It appears 2020 was not exactly a blockbuster year for Vancouver’s film and TV sector.
A new report from the Vancouver Economic Commission (VEC) reveals directing spending in the sector dropped $700 million compared with a year earlier as pandemic-induced restrictions took their toll.
Wednesday’s report found film, TV, post-production and animation companies generated $3.4 billion in direct spending last year — down significantly from the $4.1 billion in spending generated in 2019.
The sector was hit hard by the suspension of live-action productions at the outset of the pandemic in March 2020.
Productions did not begin ramping up once again until summer 2020, leaving the industry in a state of paralysis much of last year. B.C., though, was able to stay competitive as lower COVID-19 case counts allowed productions to resume quicker than in California.
"Put in context, $3.4 billion is a truly impressive performance during a pandemic year," acting film commissioner Geoff Teoli said in a statement, noting last year’s spend exceeded the $3.2 billion generated in 2016.
The pandemic also saw major shakeups in terms of logistics, with new (and more expensive) safety guidelines being deployed on sets at the same time animators and visual effects (VFX) professionals rapidly shifted to working remotely.
This resulted in B.C. companies like Teradici Corp. experiencing a surge in business during this period, according to vice-president Ziad Lammam.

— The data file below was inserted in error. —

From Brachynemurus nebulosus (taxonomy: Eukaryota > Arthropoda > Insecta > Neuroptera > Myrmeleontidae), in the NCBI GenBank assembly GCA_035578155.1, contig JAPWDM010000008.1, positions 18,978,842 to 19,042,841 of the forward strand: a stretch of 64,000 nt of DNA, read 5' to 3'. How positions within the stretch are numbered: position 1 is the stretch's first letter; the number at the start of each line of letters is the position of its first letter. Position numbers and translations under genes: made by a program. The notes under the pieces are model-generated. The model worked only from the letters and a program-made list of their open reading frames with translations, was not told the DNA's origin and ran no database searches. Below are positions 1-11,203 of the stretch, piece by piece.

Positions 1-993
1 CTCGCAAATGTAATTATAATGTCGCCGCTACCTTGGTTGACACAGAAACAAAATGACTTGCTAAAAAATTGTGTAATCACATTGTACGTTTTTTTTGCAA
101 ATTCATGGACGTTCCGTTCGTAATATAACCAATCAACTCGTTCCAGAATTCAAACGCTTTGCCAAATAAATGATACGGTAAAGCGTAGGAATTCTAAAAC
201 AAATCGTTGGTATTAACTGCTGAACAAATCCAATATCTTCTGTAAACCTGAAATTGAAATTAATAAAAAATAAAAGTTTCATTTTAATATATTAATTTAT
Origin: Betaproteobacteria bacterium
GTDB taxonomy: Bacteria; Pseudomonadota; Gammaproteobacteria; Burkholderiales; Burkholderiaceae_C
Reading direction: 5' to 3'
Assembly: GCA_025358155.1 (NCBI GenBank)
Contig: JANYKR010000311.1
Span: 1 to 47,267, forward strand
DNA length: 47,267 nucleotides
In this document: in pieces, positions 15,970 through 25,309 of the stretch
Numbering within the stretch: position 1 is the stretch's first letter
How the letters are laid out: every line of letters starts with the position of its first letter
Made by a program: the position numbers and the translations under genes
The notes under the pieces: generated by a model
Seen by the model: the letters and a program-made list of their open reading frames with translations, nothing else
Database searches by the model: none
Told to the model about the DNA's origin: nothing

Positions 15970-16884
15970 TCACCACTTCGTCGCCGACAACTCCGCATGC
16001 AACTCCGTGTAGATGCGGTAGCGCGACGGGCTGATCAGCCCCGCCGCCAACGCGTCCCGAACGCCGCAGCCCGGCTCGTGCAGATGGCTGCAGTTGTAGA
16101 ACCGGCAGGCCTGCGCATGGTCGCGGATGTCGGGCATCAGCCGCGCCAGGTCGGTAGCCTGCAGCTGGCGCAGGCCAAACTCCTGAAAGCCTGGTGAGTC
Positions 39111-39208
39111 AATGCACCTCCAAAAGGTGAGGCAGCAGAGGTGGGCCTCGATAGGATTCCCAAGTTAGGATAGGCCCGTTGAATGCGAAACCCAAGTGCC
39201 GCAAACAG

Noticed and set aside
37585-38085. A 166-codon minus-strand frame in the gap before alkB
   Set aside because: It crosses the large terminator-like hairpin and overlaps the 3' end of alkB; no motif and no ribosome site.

The Burnaby company develops enterprise software allowing companies to access desktops remotely from less powerful devices, making it easy to launch high-performance applications needed for animation and VFX houses. All the applications are hosted in the cloud or Teradici’s data centre.
Flash forward more than a year and foreign VFX firms such as DNEG (Double Negative Ltd.) and Zoic Studios are promising Vancouver employees the option to work from home if they choose to do so.
Meanwhile, data released earlier this week from Statistics Canada showed cinemas faced major last year amid pandemic-induced restrictions.
Operating revenue went from nearly $2 billion in 2018 to $553 by 2020 as people turned to other entertainment such as streaming services.
The VEC report also cites a study from not-for-profit FilmLA that found B.C. was home to 16 out of 24 new streaming projects that got off the ground in Canada last year.